If a gym membership isn’t your style, you could spring for some home workout equipment. Treadmills, rowing machines, weights and more can all help you stay in shape in the sweet comfort of air conditioning.

Sources:
https://greatist.com/fitness/hydration-during-exercise
http://www.livestrong.com/article/522110-the-best-clothing-to-wear-to-prevent-heat-exhaustion/
http://www.mensfitness.com/training/endurance/the-heat-wave-workout-how-to-train-in-hot-weather
http://www.webmd.com/fitness-exercise/features/exercising-in-the-heat#1
http://www.womenshealthmag.com/fitness/summer-workout-0

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<![CDATA[How Massage Therapists Can Benefit from Board Certification with the NCBTMB]]> Mon, 14 Aug 2017 03:07:12 +0000 By Brian Acton

massageMassage therapists who wish to boost their credentials, unlock new opportunities, or expand their knowledge and training can all stand to benefit from board certification with the National Certification Board for Therapeutic Massage & Bodywork (NCBTMB). That’s because board certification is nationally recognized as the highest voluntary massage therapy credential, and gives massage therapists greater legitimacy and recognition, especially in the healthcare industry.

What Is Board Certification?

Board certification is a voluntary credential - provided through the NCBTMB - that massage therapists can pursue. Upon becoming board certified, therapists can include the credentials “BCTMB” following their name. They’ll also be nationally recognized by the NCBTMB and gain several other perks and benefits.

The requirements for board certification are standardized across the country. Requirements include:

• Completing 750 hours of education
• Completing 250 hours of hands-on professional experience
• Passing the BCETMB exam
• Passing a criminal background check
• Agreeing to uphold NCBTMB’s code of ethics and standards
• Agreeing to oppose human trafficking

Hours you’ve completed in an NCBTMB-approved school will count toward the education requirements, and you’ll have two years from the date you graduate to complete your work experience requirement. Once all requirements are met, you can become board certified.

Board certification is not the same as state licensure, although many massage therapists will sit for their licensure and board certification exams around the same time. Board certification isn’t required to practice, but there are many tangible benefits to getting your certification.

What are the Benefits?

Board certification isn’t simply an arbitrary credential; it’s nationally recognized and has several benefits:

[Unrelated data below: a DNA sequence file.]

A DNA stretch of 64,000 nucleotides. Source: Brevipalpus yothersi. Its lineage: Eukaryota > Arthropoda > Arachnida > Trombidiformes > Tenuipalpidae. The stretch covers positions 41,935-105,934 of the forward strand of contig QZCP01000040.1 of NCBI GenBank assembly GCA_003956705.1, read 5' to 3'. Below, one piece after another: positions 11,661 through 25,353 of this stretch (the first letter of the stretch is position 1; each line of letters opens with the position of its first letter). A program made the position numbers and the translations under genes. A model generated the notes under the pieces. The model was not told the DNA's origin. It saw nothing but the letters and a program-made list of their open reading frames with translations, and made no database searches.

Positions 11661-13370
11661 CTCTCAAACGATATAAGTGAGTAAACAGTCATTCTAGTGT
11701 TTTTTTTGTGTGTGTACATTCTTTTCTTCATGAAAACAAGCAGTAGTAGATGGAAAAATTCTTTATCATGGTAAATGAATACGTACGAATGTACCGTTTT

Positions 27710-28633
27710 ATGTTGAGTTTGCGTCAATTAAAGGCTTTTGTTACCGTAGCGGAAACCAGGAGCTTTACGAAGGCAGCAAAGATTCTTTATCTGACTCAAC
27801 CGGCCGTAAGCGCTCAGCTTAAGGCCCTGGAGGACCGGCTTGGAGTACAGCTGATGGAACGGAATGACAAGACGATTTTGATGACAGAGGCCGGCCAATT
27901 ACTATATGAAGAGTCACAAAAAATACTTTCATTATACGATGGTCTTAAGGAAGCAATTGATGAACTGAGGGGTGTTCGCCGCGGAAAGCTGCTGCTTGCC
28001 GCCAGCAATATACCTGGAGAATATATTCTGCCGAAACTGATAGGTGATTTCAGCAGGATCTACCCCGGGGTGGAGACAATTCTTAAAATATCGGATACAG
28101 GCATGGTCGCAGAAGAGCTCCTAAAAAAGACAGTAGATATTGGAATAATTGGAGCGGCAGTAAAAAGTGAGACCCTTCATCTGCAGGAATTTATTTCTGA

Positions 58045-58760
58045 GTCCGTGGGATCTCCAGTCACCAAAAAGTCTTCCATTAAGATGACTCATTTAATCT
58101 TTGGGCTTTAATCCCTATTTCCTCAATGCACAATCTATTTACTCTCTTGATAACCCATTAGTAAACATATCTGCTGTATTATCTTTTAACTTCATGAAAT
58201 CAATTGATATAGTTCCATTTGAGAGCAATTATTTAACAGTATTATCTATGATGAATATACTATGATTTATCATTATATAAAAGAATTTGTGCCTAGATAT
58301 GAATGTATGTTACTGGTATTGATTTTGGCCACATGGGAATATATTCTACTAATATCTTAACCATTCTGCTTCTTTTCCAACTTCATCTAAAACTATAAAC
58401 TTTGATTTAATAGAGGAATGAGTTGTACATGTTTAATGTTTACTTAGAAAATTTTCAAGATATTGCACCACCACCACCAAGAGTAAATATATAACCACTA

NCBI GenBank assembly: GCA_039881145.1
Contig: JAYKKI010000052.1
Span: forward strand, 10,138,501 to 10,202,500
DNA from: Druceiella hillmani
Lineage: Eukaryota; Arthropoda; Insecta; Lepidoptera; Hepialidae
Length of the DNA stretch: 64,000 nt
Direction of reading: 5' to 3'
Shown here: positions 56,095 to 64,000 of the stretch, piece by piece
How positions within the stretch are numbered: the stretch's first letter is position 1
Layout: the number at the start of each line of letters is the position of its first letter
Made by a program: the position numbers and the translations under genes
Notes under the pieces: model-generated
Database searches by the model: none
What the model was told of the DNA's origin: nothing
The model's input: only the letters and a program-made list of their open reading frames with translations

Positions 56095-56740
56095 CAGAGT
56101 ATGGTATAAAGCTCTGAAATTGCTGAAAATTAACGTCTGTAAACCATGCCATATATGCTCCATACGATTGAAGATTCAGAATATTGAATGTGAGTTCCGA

1. Greater Legitimacy
According to the NCBTMB, board certification demonstrates that therapists have gone above and beyond the entry-level requirements needed to operate as a massage therapist. Since board certification has such strict requirements, clients and employers can be confident that certified therapists are committed to lifelong learning and continued growth.

2. Job Opportunities
Board certification grants access to opportunities and career paths that may have previously been unavailable. Many employers, especially those in the health care industry, will require board certification for available job opportunities. Some spas and massage practices may also require board certification.

Therapists can place the “BCTMB” credential, which stands for “Board Certified in Therapeutic Massage and Bodywork,” after their name to indicate that they’re board certified.

3. Greater Online Visibility
Once a therapist becomes certified, they are listed on the NCBTMB’s directory of certified massage therapists. The public can search on the site, using criteria as simple as a zip code, to locate nearby board certified therapists. In this way, board certification can help you connect with new clients.

4. Networking Opportunities
Becoming part of the NCBTMB community unlocks online networking opportunities, including social media groups that can help therapists continue their career growth. For example, NCBTMB has a Facebook group for approved providers to post continuing education courses, helping connect board certified therapists with the industry’s top educators.

5. Access to Online Marketplaces
The NCBTMB runs an affiliate program with some of the massage industry’s top brands and services. Active members get access to exclusive deals and promotions on products and services that can help their business.

There’s also a public online marketplace that reserves exclusive savings and discounts for board certified members.

6. State Licensure Requirements
States don’t require board certification for therapists to do business within their borders. However, many states do allow continuing education from NCBTMB approved providers to count toward meeting licensure renewal requirements.

7. Continuing Education
Therapists will get the opportunity to connect with continuing education classes, providers, and resources. Continuing education classes help therapists gain experience, encounter different issues in the field, and further their professional development.

How to Get Started

No matter your current standing as a massage therapist, you can apply your existing education and experience toward board certification with the NCBMTB. Board certification can open up access to new opportunities and resources to massage therapists at all levels. To learn how to get started, visit the NCBTMB website.